Prominence and Consumer Search
AbstractThis paper examines the implications of "prominence" in search markets.� We model prominence by supposing that the prominent firm will be sampled first by all consumers.� If there are no systematic quality differences among firms, we find that the prominent firm will charge a lower price than its non-prominent rivals.� The impact of making a firm prominent is that it will typically lead to higher industry profit but lower consumer surplus and welfare.� The model is extended by introducing heterogeneous product qualities, in which case the firm with the highest-quality product has the greatest incentive to become prominent, and making it prominent will boost industry profit, consumer surplus and welfare.
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Bibliographic InfoPaper provided by University of Oxford, Department of Economics in its series Economics Series Working Papers with number 379.
Date of creation: 01 Jan 2008
Date of revision:
Consumer Search; Marketing; Prominent Display; Product Differentiation;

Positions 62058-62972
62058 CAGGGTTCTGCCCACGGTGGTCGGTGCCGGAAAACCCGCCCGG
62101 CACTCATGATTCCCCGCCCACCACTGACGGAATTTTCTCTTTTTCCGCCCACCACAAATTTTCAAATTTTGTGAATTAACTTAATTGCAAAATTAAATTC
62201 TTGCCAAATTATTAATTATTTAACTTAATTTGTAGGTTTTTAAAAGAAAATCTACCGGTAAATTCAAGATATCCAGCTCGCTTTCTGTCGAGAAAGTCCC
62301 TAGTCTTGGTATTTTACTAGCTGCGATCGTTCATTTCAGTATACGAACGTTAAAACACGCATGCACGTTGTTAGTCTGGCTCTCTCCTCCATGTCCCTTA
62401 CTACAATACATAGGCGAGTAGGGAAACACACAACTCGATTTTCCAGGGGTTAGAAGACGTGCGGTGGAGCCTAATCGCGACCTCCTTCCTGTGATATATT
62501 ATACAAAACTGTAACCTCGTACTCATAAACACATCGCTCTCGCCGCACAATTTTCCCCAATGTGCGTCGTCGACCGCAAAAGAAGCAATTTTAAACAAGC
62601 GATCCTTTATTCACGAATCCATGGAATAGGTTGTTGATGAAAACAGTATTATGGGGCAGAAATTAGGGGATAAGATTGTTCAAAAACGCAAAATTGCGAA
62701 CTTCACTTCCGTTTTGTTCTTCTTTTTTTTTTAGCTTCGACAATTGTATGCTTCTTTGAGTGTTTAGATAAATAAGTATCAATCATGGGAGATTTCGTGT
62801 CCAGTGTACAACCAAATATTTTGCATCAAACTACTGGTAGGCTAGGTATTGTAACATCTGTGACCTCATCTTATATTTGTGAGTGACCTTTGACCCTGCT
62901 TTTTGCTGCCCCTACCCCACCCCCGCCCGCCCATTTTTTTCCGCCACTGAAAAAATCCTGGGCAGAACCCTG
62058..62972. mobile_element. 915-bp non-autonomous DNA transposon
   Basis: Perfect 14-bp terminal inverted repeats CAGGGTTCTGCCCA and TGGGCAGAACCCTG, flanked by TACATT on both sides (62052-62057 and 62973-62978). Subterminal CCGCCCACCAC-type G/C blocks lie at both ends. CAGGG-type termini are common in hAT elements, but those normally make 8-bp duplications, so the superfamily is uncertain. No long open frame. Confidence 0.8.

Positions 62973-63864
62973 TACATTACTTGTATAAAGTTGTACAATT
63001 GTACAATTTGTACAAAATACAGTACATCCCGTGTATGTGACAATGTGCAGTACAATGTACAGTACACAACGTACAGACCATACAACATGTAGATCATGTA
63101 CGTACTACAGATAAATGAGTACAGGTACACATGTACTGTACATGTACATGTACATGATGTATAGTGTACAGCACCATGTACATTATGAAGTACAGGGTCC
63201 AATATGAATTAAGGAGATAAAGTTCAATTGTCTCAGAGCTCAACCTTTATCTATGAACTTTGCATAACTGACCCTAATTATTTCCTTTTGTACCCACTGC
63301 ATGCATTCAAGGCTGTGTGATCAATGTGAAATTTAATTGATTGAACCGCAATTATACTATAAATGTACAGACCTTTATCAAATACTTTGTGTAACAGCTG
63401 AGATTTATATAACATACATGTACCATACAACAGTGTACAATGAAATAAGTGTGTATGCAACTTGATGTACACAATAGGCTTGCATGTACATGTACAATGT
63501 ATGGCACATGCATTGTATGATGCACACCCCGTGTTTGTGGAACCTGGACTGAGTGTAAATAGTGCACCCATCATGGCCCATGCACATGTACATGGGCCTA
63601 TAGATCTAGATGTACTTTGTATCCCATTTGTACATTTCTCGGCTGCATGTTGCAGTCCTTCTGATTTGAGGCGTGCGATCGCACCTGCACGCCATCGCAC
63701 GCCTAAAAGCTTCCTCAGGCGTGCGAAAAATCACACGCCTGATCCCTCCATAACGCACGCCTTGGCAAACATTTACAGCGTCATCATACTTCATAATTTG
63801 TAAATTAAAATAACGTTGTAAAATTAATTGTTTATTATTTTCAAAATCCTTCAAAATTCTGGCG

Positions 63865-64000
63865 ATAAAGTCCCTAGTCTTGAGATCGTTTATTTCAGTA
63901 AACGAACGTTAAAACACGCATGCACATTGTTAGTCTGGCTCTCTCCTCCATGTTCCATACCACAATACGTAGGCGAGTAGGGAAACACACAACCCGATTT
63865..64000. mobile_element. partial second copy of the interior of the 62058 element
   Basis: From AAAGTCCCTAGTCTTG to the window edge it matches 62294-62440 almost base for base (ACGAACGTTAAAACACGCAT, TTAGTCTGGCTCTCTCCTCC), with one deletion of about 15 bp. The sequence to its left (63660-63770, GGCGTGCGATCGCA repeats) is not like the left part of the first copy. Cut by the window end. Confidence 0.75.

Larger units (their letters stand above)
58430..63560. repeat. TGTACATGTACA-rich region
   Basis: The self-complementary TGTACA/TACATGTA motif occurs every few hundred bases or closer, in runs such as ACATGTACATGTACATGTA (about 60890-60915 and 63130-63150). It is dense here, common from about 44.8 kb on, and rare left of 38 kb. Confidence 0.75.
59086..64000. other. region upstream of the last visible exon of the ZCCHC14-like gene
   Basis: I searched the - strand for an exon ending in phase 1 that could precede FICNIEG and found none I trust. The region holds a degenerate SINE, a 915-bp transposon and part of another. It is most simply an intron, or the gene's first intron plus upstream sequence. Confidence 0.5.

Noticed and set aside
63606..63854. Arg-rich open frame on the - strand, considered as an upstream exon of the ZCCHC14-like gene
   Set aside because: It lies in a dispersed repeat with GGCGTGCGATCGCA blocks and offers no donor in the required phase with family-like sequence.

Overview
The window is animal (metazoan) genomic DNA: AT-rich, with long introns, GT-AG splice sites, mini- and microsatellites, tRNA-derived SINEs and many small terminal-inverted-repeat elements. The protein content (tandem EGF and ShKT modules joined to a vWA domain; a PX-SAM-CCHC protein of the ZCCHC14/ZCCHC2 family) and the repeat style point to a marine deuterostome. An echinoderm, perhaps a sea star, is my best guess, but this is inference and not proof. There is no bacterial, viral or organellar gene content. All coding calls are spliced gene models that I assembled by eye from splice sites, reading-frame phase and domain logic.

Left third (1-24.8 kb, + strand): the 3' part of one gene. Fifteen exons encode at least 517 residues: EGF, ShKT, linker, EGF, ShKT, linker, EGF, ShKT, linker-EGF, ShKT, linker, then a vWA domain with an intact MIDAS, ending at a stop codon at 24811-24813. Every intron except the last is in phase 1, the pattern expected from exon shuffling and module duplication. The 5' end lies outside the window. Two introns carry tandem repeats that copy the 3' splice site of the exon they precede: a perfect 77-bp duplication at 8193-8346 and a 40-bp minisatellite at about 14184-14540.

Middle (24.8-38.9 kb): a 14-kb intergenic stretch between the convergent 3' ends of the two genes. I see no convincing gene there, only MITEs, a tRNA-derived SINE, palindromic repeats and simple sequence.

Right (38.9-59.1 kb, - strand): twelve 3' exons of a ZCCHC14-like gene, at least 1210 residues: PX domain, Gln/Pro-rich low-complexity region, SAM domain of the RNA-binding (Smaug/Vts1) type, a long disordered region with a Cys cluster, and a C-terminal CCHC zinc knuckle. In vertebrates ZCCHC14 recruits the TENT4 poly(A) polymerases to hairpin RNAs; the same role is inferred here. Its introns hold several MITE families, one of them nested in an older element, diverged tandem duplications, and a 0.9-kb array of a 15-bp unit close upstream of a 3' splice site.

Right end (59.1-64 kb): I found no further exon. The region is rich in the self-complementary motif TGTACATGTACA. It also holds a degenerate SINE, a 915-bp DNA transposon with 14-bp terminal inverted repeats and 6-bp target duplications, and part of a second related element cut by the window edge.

Other versions of this item:
- D43 - Microeconomics - - Market Structure and Pricing - - - Oligopoly and Other Forms of Market Imperfection
- D83 - Microeconomics - - Information, Knowledge, and Uncertainty - - - Search, Learning, and Information
- L13 - Industrial Organization - - Market Structure, Firm Strategy, and Market Performance - - - Oligopoly and Other Imperfect Markets
This paper has been announced in the following NEP Reports:
- NEP-ALL-2008-03-25 (All new papers)
- NEP-COM-2008-03-25 (Industrial Competition)
- NEP-MIC-2008-03-25 (Microeconomics)
- NEP-MKT-2008-03-25 (Marketing)
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